Tailoring the Properties of Ceramic-based Composites Using Co-extrusion Processing
Co-extrusion processing is a powder-based forming method that uses the simultaneous ram extrusion of two or more materials to form multi-phase systems with functionally designed architectures. A functionally designed material has functional properties that are specifically tailored for an application by changing the macrostructure (100's of microns) with little or no change in overall composition. Thus, co-extrusion can be used to improve the functional properties of composite materials, with or without a concurrent boost of its intrinsic properties. An example of a functionally designed material with a coaxially co-extruded architecture, known in the ceramic field as a “fibrous monolith”, has elongated cells of a major (70-90 vol.%) phase surrounded by cell boundaries of a minor (10-30 vol.%) phase. A variety of strong-phase/weaker-phase combinations have been demonstrated, including Si3N4/BN, SiC/graphite, SiC/BN. Several wear resistant-phase/ductilephase combinations have also been studied, including Diamond(Co)/WC(Co) for use in the petroleum drilling industry. The presentation will cover co-extrusion processing as a technology, applications that are being considered or are in production for most of the latter materials combinations, and a discussion of the functional properties that can be achieved using co-extrusion as a means to create functionally designed materials.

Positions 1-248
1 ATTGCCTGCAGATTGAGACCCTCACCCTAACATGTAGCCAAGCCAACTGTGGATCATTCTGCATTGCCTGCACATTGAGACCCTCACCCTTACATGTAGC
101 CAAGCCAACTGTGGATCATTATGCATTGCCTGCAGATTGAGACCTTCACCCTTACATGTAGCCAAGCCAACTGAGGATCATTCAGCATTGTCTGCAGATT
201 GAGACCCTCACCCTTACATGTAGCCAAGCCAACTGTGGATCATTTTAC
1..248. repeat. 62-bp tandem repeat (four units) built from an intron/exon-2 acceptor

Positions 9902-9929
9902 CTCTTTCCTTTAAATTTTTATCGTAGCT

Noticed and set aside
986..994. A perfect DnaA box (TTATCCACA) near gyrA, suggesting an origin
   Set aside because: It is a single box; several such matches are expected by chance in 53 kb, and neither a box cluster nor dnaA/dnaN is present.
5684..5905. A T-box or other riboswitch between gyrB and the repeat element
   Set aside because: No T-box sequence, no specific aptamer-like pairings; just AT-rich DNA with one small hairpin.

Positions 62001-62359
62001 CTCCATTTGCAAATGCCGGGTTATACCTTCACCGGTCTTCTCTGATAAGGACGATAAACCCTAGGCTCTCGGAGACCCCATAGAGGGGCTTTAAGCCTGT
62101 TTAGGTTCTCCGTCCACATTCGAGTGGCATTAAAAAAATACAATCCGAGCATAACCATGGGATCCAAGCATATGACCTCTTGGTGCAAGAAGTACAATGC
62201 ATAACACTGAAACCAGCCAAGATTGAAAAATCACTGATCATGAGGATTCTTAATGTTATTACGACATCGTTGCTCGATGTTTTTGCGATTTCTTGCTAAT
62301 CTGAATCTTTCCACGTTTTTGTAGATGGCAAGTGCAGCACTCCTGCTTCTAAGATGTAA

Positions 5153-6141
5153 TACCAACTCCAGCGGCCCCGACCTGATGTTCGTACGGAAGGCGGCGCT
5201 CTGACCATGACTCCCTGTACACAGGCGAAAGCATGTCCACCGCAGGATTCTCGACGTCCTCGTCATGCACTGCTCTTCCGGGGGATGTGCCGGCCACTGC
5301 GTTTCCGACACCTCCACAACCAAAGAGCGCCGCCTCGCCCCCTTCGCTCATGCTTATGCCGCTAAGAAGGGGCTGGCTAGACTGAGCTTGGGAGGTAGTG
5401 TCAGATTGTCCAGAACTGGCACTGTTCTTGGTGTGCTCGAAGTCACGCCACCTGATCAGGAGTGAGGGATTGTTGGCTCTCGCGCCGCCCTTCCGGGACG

G. Hilmas and J. L. Watts, "Tailoring the Properties of Ceramic-based Composites Using Co-extrusion Processing," Advances in Science and Technology, Trans Tech Publications, Oct 2006.
Materials Science and Engineering
Keywords and Phrases
Co-Extrusion; Fibrous Monolith; Functionally Designed Material
Article - Journal
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